The invention provides capabilities useful in forming task-specific sub-networks within an ad-hoc wireless network. For example, an ad-hoc network of military resources that includes a plurality of resource types (infantry, sensors, unmanned aerial vehicles, fixed-wing aircraft, helicopters, tanks, artillery, etc.) can be effectively deployed to accomplish specific missions or objectives by forming temporary sub-networks comprising nodes of various node types. The needs of a specific mission or objective determine the node types required for the corresponding sub-network. A military resource associated with a node is included within the sub-network when (a) the military resource is one of the required types, (b) the military resource is within an effective assistance range of the objective, and (c) the military resource has the capability of working to accomplish the objective. A resource has sufficient capability when it is prepared and is not otherwise committed to another mission or objective. Once a sub-network is formed, nodes within the sub-network can communicate directly with each other by, for example, reserving a specific frequency or channel upon which to broadcast messages to each other. Alternatively, nodes in the sub-network can communicate on a frequency or channel common to all nodes in the network, but can limit unnecessary transmissions by including an instruction in the header of transmitted messages to only transmit the messages to members of the subnetwork. Nodes not part of the sub-network either refrain from re-transmitting the messages, or pass the messages to nodes in the sub-network if mandated by network topology or connectivity considerations. A sub-network is dissolved when the objective or mission is accomplished.

The invention has been particularly described as being used in an ad-hoc network of military resources. However, non-military networks may also benefit from the invention, such as search-and-rescue operations and emergency or protective services networks. Another application is in civilian wireless networks, such as wireless computer networks connected using the IEEE 802.11 protocol. Using the invention, a mobile or portable computer may broadcast a request for a nearby resource, such as a printer within 800 meters. Provided the request contains location information of the requesting portable computer, each node in the wireless network will forward the request through the network until nearby requested resources are identified.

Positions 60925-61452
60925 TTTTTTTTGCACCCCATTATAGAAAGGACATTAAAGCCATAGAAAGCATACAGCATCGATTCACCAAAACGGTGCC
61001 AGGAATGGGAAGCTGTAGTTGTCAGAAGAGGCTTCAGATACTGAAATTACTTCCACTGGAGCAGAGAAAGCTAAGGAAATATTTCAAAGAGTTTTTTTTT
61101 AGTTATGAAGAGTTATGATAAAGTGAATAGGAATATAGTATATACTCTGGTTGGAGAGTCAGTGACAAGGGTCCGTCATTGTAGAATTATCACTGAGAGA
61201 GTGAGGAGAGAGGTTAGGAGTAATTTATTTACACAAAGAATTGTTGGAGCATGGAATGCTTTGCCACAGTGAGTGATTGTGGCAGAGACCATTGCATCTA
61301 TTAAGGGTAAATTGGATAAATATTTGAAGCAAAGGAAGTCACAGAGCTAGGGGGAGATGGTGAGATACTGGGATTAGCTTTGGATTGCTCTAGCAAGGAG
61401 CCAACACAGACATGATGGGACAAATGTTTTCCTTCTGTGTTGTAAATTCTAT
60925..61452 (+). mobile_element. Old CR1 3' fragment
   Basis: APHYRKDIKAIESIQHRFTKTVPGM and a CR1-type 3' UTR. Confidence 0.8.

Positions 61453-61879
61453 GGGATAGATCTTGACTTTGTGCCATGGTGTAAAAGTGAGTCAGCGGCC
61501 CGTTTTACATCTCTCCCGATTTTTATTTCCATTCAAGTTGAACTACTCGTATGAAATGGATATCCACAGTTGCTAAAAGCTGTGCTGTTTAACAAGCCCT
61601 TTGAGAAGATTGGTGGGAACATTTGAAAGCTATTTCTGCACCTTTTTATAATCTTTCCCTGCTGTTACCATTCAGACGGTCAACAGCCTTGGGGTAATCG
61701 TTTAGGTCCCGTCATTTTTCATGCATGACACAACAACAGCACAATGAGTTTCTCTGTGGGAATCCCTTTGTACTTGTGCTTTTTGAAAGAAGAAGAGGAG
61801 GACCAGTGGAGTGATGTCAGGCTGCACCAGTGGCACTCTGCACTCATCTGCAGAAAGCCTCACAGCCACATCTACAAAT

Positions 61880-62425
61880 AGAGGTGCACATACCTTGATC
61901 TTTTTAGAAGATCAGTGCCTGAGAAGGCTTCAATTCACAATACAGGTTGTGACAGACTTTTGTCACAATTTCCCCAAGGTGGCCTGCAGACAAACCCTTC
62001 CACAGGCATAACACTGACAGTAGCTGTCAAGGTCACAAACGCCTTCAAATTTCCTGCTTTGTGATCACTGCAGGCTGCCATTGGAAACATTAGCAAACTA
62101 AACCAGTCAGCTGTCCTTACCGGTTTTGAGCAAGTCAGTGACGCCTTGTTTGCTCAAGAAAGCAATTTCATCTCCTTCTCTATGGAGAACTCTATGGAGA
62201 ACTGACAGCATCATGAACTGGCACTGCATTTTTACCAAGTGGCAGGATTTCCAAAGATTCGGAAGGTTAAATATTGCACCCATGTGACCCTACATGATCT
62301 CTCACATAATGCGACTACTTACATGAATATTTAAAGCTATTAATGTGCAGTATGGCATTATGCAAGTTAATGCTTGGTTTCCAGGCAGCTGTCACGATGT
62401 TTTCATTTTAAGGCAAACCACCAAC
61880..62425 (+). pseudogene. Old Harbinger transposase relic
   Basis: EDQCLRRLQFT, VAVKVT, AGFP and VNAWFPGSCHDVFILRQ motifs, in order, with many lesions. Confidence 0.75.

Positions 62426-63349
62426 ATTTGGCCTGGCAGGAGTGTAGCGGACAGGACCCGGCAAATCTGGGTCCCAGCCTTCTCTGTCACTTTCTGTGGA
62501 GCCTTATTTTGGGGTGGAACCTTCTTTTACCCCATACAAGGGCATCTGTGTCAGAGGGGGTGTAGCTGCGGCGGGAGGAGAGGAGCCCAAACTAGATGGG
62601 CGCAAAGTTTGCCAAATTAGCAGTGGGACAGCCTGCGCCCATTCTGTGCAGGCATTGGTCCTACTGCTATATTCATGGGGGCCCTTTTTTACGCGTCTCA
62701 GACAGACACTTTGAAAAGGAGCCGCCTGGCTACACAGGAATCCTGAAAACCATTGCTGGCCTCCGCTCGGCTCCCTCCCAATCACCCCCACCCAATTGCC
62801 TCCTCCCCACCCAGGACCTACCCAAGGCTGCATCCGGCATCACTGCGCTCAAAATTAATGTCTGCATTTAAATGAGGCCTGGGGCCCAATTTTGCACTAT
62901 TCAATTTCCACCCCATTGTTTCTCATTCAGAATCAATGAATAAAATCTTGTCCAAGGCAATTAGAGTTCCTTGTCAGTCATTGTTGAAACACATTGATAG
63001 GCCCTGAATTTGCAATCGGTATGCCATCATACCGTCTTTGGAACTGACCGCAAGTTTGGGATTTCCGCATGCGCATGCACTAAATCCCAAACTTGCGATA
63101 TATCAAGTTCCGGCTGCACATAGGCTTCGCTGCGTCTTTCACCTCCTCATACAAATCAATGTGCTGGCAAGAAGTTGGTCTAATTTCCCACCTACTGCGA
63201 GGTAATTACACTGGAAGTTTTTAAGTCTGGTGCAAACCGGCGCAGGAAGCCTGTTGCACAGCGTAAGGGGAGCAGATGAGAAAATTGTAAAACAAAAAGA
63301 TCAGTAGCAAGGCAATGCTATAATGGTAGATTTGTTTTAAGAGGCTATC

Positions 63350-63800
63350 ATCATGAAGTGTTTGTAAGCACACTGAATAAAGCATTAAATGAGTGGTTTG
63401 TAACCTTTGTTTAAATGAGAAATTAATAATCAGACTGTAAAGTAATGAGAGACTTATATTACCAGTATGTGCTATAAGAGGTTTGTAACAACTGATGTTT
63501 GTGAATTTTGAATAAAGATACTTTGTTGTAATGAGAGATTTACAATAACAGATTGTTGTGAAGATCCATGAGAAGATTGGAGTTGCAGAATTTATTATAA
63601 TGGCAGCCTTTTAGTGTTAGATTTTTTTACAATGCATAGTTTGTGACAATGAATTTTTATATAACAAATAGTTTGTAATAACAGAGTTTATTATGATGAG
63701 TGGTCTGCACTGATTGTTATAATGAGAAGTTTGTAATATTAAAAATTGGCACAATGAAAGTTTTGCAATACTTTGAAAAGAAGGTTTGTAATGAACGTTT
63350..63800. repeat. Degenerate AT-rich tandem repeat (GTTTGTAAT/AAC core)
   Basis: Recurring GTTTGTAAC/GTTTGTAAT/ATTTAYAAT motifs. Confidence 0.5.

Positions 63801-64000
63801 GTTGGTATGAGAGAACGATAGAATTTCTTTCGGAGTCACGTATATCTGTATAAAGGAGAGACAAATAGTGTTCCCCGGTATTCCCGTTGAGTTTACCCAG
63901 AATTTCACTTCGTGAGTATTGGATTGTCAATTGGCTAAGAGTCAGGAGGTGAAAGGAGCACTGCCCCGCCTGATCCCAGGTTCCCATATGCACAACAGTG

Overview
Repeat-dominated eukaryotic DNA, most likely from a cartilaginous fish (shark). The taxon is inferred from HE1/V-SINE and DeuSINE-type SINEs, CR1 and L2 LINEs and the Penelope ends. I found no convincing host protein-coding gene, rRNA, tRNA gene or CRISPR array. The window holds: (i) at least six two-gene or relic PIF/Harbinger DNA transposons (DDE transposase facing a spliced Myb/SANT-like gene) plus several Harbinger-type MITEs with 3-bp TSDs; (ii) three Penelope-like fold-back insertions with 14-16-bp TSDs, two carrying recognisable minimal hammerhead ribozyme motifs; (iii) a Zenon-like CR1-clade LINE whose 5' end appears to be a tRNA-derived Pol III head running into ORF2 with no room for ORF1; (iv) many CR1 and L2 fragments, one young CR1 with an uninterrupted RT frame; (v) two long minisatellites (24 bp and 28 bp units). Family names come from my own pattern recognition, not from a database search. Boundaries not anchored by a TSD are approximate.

The invention provides an effective way to conserve communications resources in a mobile ad-hoc network. An advantage of the invention is that because messages are transmitted only to nodes of one or more specified node types, fewer total transmissions throughout the network are needed to transmit information to the required recipients.

Another advantage is that because messages are transmitted only to nodes of certain types and that are within predetermined distances from a transmitting node, communications to nodes distant from a transmitting node are eliminated. Communications resources are thereby conserved because transmissions are only sent to those nodes that meet the node type and distance criteria set by the transmitting node.

Still another advantage is that the invention enables ad-hoc sub-networks to be formed in real time, where the sub-networks comprise nodes of different node types. Such forming of multi-type sub-networks permits the accomplishment of specific missions or objectives based upon available capabilities of the nodes in the network.

While the invention has been disclosed in its preferred form, the specific embodiments thereof as disclosed and illustrated herein are not to be considered in a limiting sense as numerous variations are possible. The subject matter of the invention includes all novel and non-obvious combinations and subcombinations of the various elements, features, functions and/or properties disclosed herein. No single feature, function, element or property of the disclosed embodiments is essential to all of the disclosed inventions. Similarly, where the claims recite “a” or “a first” element or the equivalent thereof, such claims should be understood to include incorporation of one or more such elements, neither requiring nor excluding two or more such elements.

It is believed that the following claims particularly point out certain combinations and subcombinations that are directed to the disclosed inventions and are novel and non-obvious. Inventions embodied in other combinations and subcombinations of features, functions, elements and/or properties may be claimed through amendment of the present claims or presentation of new claims in this or a related application. Such amended or new claims, whether they are directed to a different invention or directed to the same invention, whether different, broader, narrower or equal in scope to the original claims, are also regarded as included within the subject matter of the invention of the present disclosure.

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Referenced by
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US7672281 *Dec 13, 2005Mar 2, 2010Rockwell Collins, Inc.Method and apparatus for obtaining situational awareness information from nodes in a communications network
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Classifications
U.S. Classification370/315, 370/351, 370/400, 370/310, 370/389
International ClassificationH04L12/28, H04B7/00, H04L12/56, H04J1/10, H04J3/08, H04B7/14
Cooperative ClassificationH04W40/20
European ClassificationH04W40/20
Legal Events
DateCodeEventDescription
Sep 21, 2011FPAYFee payment
Year of fee payment: 4
Jun 23, 2005ASAssignment
Owner name: ROCKWELL COLLINS, INC., IOWA
Free format text: ASSIGNMENT OF ASSIGNORS INTEREST;ASSIGNORS:HUMPHRIES, THOMAS S.;KAMBHAMPATI, RAJA;REEL/FRAME:016726/0774
Effective date: 20050623